Second Sunday after the Epiphany, January 19, 2020 (John 1:29-42a)
The early church abbreviated a five-word creed by using the Greek word for “fish”. The English transliteration of this Greek word for fish is IXThUS. Each letter stood for a single word that confesses the identity and work of Jesus. Put into English: The “I” is the first letter of Jesus. The “X” is the first letter of Christ. The “Th” is the first letter of God’s. The “U” is the first letter of Son. And the “S” is the first letter of Savior. Thus the Greek word for “FISH” (IXThUS) was an acronym for Jesus Christ, God’s Son, Savior. This “FISH” acronym for the identity and work of Jesus we here call the “Fish Story”.
John the Baptist starts this Fish Story as he is the first to realize Jesus to be the Christ, the Son of God, the Savior. The Apostle John thus wrote, …all might believe through him (John 1:7). All believe through John the Baptist? Yes, he was the first to realize and share the Fish Story.
God had clearly predicted that the Christ would be uniquely endowed with the Holy Spirit. One example of such prophecy is found in Isaiah 61:1. Here the Christ (the “Anointed One”) says: The Spirit of the Lord God is upon me, because the Lord has anointed me to bring good news to the poor….(61:1). Because the Holy Spirit is invisible, how could anyone identify the Christ to be endowed with the Spirit? God has a solution: The Holy Spirit would take the form of a dove! Thus John the Baptist attests: I saw the Spirit descend from heaven like a dove, and it remained on him (John 1:32). At that moment, literally visible to John the Baptist’s eyes, the long awaited Christ, who would be absolutely endowed with the Holy Spirit, is revealed. Merely confessing that Jesus is the Christ—the one who’s coming is at the very heart of the Old Testament—is in itself a confession that He is also the Son of God, the Savior.
Almost immediately after seeing Jesus to be the Christ, John confesses the second part of the Fish Story: And I have seen and have borne witness that this is the Son of God (v 34). Now we have the confession from John the Baptist that Jesus is the Christ, the Son of God. This basic confession, that Jesus is the Christ, the Son of God, echoes throughout the New Testament. Consider how in John 11 when Jesus asks Martha whether she believes Him to be the resurrection and the life, she answers, Yes, Lord; I believe that you are the Christ, the Son of God (v 27). When Jesus is cross-examined before the Jewish Council they demand, If you are the Christ, tell us (Lu 22:67). Their next question is also part of the Fish Story: Are you the Son of God, then? (v 70). The Jewish leaders had been hearing that this Jesus is the Christ, the Son of God. After Jesus rises from the grave the Apostle John explains the purpose for recording some of His miracles:…these are written so that you may believe that Jesus is the Christ, the Son of God (20:31). As a final example, immediately after Saul’s conversion, Luke records in Acts 9:20: And immediately he proclaimed Jesus in the synagogues, saying, “He is the Son of God’. Then, almost as if scripted, verse 22 relates: But Saul…confounded the Jews who lived in Damascus by proving that Jesus was the Christ. Saul (Paul) clearly considered it foundational that Jesus is the Christ, the Son of God.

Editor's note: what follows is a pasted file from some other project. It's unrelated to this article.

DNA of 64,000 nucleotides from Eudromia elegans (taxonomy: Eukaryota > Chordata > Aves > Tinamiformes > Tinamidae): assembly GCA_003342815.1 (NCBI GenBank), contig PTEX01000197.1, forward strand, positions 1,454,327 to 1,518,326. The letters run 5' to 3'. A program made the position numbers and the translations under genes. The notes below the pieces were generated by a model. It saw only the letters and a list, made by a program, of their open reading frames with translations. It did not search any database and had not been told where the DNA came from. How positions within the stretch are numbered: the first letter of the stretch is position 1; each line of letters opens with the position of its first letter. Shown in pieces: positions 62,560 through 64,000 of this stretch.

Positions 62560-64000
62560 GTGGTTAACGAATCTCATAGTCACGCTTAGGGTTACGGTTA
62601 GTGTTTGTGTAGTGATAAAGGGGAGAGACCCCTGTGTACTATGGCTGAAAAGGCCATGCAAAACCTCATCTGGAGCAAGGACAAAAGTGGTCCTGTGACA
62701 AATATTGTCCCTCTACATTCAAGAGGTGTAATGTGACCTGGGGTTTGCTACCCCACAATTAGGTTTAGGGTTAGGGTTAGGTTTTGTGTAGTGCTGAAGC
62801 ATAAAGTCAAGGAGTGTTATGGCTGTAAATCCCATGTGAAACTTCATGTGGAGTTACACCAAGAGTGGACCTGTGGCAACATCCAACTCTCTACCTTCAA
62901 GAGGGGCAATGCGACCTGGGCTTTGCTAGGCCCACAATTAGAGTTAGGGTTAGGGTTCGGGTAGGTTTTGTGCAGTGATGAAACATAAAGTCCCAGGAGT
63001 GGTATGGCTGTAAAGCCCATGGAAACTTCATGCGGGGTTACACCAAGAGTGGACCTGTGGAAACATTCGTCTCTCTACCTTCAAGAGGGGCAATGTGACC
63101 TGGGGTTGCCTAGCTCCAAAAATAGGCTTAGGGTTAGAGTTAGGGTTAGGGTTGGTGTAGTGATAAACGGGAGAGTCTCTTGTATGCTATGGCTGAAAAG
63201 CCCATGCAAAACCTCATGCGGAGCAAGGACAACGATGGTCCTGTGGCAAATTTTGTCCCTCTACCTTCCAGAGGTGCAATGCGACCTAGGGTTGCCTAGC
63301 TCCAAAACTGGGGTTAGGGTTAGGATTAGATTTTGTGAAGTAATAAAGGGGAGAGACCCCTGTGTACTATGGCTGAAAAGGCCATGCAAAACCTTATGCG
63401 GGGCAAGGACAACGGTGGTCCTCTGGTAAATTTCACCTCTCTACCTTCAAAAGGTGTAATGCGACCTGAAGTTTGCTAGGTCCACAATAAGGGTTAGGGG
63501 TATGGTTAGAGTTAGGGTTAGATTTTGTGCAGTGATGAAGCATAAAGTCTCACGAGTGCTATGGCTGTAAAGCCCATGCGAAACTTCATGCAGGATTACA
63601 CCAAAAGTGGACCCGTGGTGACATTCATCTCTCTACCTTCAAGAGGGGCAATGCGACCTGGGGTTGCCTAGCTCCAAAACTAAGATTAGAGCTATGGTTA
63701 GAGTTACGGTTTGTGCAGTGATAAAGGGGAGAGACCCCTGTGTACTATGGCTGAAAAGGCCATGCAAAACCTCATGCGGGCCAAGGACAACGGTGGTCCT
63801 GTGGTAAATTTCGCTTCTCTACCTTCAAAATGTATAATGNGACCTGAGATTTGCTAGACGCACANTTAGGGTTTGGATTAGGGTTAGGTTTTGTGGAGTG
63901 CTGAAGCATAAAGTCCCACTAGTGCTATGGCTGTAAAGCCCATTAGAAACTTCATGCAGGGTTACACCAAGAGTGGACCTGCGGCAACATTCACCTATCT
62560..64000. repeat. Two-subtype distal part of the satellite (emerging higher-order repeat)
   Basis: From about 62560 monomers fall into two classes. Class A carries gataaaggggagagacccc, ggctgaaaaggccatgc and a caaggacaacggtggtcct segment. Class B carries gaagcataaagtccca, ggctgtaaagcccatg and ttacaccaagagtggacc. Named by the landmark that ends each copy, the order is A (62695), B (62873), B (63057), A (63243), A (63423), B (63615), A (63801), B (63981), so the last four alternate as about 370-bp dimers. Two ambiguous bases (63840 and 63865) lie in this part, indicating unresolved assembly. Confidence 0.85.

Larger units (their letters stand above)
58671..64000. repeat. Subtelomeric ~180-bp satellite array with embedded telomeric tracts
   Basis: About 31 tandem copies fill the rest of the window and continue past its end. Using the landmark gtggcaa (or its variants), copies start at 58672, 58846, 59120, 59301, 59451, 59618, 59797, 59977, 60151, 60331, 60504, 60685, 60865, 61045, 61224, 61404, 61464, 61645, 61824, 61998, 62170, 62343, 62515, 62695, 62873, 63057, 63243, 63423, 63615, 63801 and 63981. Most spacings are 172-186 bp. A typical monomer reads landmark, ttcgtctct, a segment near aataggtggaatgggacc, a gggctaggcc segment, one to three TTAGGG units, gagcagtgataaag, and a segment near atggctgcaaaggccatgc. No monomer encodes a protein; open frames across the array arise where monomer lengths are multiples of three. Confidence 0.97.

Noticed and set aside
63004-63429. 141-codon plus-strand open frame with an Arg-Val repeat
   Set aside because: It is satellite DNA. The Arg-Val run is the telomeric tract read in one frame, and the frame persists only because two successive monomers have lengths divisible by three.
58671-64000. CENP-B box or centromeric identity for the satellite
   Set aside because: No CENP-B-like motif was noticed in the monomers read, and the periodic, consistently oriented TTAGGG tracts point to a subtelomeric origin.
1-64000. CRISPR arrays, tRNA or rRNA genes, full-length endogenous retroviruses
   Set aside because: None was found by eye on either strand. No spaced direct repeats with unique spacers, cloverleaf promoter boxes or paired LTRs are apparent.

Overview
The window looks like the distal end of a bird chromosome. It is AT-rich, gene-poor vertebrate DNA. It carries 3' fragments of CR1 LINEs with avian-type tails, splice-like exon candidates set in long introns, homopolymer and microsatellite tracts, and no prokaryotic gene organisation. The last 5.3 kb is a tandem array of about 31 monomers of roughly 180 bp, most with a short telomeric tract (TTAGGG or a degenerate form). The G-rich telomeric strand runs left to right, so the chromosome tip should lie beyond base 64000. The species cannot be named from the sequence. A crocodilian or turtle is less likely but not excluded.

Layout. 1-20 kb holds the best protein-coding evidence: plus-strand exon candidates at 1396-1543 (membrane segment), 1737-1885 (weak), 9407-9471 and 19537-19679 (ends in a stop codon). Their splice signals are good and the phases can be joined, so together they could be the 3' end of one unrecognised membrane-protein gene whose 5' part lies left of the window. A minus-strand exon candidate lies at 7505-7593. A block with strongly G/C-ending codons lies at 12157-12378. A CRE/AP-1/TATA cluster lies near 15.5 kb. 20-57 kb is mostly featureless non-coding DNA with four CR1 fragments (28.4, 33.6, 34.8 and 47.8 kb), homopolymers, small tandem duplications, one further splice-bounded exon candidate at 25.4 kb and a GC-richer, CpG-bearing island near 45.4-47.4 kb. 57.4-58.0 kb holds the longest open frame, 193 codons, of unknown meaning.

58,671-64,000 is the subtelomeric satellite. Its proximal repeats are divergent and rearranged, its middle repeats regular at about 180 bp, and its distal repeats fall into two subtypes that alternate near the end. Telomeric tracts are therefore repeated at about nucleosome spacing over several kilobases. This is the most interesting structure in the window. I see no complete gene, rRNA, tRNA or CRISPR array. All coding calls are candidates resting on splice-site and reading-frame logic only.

The Fish Story is the confession: Jesus Christ, Son of God, Savior. So what about John the Baptist’s confession of Jesus as Savior? John identified this reality by introducing Jesus with the profound exclamation: Behold, the Lamb of God, who takes away the sin of the world! (v 29). Is there any greater confession of the saving work of Jesus? Indeed every Christian believes and confesses the Fish Story introduced by John the Baptist, that Jesus is the Christ, the Son of God, the Savior: IXThUS.